Today in History: Neil Armstrong Walks on the Moon

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At 10:56 p.m., Neil Armstrong stepped foot on the moon and spoke the iconic line, "That's one small step for man, one giant leap for mankind." The lunar module Eagle carried Armstrong, Buzz Aldrin, and Michael Collins 240,000 miles from Earth for the mission. 

President John F. Kennedy originally appealed to Congress in 1961: “I believe this nation should commit itself to achieving the goal, before this decade is out, of landing a man on the moon and returning him safely to Earth.” During that time, the U.S. was still far behind the Soviet Union's space developments, so Cold War-era America was excited by Kennedy's proposal.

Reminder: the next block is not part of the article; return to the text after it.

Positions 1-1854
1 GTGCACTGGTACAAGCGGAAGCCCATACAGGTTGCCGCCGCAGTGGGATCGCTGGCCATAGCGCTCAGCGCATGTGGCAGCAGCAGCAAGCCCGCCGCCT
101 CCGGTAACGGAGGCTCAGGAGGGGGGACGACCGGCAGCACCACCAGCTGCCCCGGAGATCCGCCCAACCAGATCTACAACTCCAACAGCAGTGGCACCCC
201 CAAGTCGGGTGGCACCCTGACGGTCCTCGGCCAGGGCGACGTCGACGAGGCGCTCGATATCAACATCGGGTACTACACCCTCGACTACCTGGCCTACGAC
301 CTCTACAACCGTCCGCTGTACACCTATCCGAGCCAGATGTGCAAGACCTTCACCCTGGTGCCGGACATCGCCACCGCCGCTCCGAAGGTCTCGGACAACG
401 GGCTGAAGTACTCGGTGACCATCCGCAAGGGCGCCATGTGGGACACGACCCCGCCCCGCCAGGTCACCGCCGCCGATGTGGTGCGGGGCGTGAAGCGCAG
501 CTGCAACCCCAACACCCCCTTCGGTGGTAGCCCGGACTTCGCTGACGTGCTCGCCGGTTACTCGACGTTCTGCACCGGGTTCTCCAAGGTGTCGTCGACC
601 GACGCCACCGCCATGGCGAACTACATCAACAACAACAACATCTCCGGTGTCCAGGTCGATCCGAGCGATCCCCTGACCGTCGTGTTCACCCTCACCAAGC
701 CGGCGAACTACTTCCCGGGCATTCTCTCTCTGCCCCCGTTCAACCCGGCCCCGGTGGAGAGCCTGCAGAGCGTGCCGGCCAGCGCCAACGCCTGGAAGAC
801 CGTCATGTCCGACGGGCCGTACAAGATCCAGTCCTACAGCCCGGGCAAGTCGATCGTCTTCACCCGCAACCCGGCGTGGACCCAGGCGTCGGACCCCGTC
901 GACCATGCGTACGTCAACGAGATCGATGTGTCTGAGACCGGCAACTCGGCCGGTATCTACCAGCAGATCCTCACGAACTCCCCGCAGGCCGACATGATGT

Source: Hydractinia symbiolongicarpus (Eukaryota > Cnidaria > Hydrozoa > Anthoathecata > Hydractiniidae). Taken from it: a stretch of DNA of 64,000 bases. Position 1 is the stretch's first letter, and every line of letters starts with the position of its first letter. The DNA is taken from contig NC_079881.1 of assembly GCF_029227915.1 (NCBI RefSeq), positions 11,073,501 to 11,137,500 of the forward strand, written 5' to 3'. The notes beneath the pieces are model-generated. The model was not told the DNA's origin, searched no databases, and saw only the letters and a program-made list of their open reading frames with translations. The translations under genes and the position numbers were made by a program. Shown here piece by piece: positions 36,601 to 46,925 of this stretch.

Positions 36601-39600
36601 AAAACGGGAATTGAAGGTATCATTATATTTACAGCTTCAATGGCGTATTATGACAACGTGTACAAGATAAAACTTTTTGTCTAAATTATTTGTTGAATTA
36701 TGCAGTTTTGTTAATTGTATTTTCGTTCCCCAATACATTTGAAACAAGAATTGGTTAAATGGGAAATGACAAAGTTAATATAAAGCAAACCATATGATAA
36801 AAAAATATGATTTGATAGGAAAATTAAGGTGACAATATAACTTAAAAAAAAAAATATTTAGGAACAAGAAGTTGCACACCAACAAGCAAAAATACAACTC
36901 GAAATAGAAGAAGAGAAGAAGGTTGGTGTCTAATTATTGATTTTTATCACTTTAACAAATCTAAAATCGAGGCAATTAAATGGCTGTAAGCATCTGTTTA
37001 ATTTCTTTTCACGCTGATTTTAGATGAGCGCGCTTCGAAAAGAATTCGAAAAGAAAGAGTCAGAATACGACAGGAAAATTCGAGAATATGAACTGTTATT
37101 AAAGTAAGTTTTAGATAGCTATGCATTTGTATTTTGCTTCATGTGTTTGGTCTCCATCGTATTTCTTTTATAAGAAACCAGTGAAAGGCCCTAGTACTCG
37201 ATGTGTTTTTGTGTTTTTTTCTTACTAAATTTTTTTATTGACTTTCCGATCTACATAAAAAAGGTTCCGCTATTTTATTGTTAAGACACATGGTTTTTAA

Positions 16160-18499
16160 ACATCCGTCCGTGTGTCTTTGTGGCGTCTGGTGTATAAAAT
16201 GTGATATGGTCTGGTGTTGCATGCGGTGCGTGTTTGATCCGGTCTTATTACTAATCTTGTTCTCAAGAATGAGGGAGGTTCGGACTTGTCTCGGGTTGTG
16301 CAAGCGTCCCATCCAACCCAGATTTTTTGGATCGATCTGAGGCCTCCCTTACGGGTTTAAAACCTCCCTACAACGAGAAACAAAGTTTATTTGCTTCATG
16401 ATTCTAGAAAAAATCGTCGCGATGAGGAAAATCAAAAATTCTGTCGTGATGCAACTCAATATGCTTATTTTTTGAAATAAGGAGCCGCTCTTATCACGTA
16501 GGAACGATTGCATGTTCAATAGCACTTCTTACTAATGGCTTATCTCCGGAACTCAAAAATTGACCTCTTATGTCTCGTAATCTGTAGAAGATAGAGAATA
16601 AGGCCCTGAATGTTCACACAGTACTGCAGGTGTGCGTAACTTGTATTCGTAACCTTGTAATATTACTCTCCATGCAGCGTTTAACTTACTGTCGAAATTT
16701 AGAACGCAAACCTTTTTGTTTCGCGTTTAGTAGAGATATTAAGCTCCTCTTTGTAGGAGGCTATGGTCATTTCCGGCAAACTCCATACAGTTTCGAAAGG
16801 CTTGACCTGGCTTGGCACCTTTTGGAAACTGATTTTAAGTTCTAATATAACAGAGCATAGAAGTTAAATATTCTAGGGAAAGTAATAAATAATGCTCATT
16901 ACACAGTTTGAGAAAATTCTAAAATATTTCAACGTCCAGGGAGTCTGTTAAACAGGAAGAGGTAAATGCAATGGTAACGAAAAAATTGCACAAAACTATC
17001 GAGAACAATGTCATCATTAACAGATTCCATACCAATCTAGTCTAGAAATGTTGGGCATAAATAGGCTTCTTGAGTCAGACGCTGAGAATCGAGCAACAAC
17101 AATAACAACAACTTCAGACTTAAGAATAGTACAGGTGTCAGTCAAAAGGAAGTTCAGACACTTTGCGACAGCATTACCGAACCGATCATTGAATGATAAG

The lengthy process to send Apollo 11 to space took nearly eight years. NASA conducted the first unmanned Apollo mission in 1966. In 1967, a fire broke out at the Kennedy Space Center in Cape Canaveral, Florida, during aa manned launch-pad test. In 1968, Apollo 7 successfully orbitted Earth. During the same year, Apollo 8 took three astronauts to the far side of the moon and back. In 1969, Apollo 9 tested the lunar module. A few months later, Apollo 11 successfully completed its lunar walk mission.

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